If you do not follow any of these options, then you will be in trouble. The solar promoters will not be affected much because they mostly live in the West. In fact some may even make money on top of all the misery heaped on the Sri Lankan consumers.

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              Correction: If one wants to fully utilize the available renewable resources and have supply security and quality too, there are 3 ways to achieve that.

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    Sam F
    Radiation from windmills.
    What kind?

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      cell phone confusion.

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      Radiation
      Electromagnetic radiation from the generation and export of electricity have caused concern. But tests have shown levels are too low to affect human health.

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        Gig Sanit. 2009 Sep-Oct;(5):23-5.
        [The location of wind-mill electric generating plants: hygienic aspects].

        [Article in Russian]
        Kireeva IS, Dumanskiĭ IuD, Semashko PV.
        Abstract
        The hygienic aspects of the location of wind-mill electric generating plants become more pressing due to the intensive development of wind-power engineering. Possible risk factors from wind-mill electric generating plants that can influence the environment and the population are considered. A 400-m control area is recommended on the basis of the made calculations of an acoustic and electromagnetic pollution area, an exposure area during emergency situations, as well the field measuring data on noise from wind-mill electric generating plants with a capacity of 20 MW, by applying 100-kW wind-mill electric generating units. Further studies are proposed to improve the differentiated sizes of control areas for wind-mill electric generating plants with wind-mill electric generating units of varying capacity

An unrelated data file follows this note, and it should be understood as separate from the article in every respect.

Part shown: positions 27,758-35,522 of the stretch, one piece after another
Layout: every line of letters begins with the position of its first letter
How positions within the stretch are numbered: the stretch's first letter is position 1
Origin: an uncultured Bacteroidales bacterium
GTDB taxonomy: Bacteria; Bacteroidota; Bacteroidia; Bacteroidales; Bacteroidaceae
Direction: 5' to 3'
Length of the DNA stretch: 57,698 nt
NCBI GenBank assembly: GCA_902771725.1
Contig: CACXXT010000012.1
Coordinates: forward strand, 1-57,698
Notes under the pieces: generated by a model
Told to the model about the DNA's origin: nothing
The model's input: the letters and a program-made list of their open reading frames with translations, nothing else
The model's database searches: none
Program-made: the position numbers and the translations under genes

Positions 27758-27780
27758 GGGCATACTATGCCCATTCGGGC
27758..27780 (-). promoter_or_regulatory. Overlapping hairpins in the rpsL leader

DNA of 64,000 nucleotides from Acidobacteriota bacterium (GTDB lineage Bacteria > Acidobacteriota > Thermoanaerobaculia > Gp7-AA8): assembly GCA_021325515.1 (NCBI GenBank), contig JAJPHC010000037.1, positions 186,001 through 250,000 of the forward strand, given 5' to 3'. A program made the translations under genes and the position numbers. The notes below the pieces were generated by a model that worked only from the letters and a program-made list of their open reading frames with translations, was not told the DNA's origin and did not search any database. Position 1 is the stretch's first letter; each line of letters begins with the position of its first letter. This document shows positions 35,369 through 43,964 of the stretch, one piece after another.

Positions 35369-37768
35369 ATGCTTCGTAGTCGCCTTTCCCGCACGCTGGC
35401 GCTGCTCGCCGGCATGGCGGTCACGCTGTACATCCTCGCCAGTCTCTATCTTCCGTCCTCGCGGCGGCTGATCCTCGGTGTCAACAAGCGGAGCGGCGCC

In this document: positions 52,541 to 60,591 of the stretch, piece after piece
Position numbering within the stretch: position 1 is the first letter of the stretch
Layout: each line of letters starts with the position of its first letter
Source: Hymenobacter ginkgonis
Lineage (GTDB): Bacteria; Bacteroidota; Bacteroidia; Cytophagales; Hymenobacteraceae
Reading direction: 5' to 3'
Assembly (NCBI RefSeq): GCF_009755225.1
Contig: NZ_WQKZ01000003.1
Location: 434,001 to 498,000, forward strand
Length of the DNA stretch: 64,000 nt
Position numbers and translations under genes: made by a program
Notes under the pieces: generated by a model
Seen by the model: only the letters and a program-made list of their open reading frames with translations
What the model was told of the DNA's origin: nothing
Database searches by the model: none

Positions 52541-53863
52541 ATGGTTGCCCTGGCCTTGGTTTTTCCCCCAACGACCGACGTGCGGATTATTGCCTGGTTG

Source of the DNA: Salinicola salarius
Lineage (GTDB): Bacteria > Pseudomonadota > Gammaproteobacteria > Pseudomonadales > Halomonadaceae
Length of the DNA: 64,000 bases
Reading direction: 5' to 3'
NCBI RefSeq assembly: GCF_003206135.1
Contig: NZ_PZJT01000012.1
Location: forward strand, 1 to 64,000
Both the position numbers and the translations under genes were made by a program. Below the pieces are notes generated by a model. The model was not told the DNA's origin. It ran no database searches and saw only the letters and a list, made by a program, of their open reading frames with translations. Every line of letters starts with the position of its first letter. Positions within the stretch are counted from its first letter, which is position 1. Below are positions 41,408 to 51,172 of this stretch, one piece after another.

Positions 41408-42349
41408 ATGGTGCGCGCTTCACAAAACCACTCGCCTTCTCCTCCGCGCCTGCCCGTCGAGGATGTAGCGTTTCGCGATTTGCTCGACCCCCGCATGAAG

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      SJ,
      IR radiation from overheated bearings? Radiation is a much misused word. I believe you have heard the stories about monkeys and razors…………………………

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        Old Codger,

        I know what I am talking about manYou may be joking not me. Please google so that you can find more about the topic. I have been dealing with Radiation stuff. And I know guys that have been working for publications in the field. Yes, that is the reason why I added a link. But not much is revealed yet. But the truth is not much research work carried out in the field either. However, from what I go to to see in Europe, where Wind mills are not permitted to build houses.

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          psychosomatic disorder and there is no known tablet for it except cognitive therapy and tai chi Or go live like Ramona in the legal skunk states and control it 😂